Home Health Championing health education and dignity with clean underwear

Championing health education and dignity with clean underwear

8 March 2017

Fourth year GKT School of Medical Education student, Yasmin Milner is helping refugees and giving 150 women back their dignity with fresh and first-hand underwear.

In 2016 Yasmin volunteered at the Dunkirk refugee camp, France’s first and only internationally recognised refugee camp. While speaking with the women in the camp, they identified issues with poor hygiene and sanitation of chronic vaginal candidiasis. The women, while grateful for the donations, explained that between the use of second-hand underwear and the difficulty washing in breezy, portable shower cabins, thrush was now an everyday reality.

Vaginal thrush, an itchy, painful and potentially damaging condition is caused by many things including poor hygiene, stress and nutritional deficiency. Left untreated, it can lead to chronic infection, problems in pregnancy and even miscarriage. It is also transmissible to men.

While the condition itself requires treatment, the ability to put on clean, dry underwear would relieve the pain, discomfort and minimise the risk of re-infection.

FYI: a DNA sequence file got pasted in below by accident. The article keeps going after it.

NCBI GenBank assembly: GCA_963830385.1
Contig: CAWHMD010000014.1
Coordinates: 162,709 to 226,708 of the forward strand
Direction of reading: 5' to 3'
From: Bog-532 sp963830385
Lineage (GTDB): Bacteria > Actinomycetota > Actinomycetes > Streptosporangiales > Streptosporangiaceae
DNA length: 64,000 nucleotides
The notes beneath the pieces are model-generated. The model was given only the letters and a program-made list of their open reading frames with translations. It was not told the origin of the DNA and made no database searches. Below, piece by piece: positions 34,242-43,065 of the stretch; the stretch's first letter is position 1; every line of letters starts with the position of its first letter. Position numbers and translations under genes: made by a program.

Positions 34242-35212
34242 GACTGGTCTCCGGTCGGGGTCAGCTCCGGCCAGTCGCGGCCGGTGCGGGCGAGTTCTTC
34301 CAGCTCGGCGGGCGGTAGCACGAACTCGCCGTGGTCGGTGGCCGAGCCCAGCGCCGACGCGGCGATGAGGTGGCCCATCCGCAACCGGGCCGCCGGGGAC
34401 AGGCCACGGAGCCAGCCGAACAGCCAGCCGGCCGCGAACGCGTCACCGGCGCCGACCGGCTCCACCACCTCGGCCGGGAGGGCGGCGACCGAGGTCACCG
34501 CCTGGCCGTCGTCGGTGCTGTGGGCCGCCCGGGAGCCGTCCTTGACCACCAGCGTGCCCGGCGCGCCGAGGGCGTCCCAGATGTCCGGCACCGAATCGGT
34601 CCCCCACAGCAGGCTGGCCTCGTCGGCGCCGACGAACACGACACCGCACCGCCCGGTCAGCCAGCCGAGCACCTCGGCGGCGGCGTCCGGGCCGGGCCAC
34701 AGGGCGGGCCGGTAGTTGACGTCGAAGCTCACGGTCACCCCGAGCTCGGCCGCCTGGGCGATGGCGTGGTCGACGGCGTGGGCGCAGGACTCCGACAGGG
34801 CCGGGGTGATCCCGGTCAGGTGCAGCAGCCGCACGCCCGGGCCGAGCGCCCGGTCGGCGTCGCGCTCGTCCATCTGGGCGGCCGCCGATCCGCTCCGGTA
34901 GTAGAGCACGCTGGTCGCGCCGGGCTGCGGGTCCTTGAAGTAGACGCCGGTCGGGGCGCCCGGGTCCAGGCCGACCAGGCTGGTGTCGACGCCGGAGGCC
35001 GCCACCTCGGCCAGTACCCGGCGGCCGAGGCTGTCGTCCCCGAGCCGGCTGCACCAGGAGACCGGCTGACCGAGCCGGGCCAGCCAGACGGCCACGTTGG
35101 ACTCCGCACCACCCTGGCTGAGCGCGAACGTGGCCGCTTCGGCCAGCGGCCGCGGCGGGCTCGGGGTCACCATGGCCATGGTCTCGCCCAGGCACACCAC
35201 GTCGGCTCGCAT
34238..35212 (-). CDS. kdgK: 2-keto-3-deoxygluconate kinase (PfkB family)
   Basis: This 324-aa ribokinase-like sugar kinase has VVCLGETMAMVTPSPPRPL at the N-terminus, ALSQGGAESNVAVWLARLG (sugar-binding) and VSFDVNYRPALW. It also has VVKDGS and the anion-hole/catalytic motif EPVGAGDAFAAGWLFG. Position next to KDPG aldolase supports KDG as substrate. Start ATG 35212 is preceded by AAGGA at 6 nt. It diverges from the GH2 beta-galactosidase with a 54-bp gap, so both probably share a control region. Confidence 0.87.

Understanding the legal constraints of providing medical care, Yasmin and a co-founder set up the Knickers for Dunkirk to raise awareness of the issue and nurture a sense of compassion and dignity.

An everyday ‘luxury’ that we so often take for granted is that our underwear is just ours. Not donated, not stained, not second hand.

Student, Yasmin Milner

The Knickers for Dunkirk campaign raised £2,500 within a month which provided a pack of five fresh pairs of underwear to each of the 150 women in the camp. With the additional funds, the campaign also purchased a pair of tracksuit bottom trousers for each woman.

In February 2017, Yasmin was recognised for her humanitarian contributions and named recipient of the 2016 Dr Abbas Khan Medal. The Dr Abbas Khan Medal was established in 2015 to provide a lasting tribute to the extraordinary humanitarian contribution of alumnus Dr Abbas Khan. Dr Khan graduated in medicine from King’s in 2006 and went on to become an orthopaedic surgeon. He tragically passed away in 2013 after he was detained for undertaking humanitarian work in Syria.

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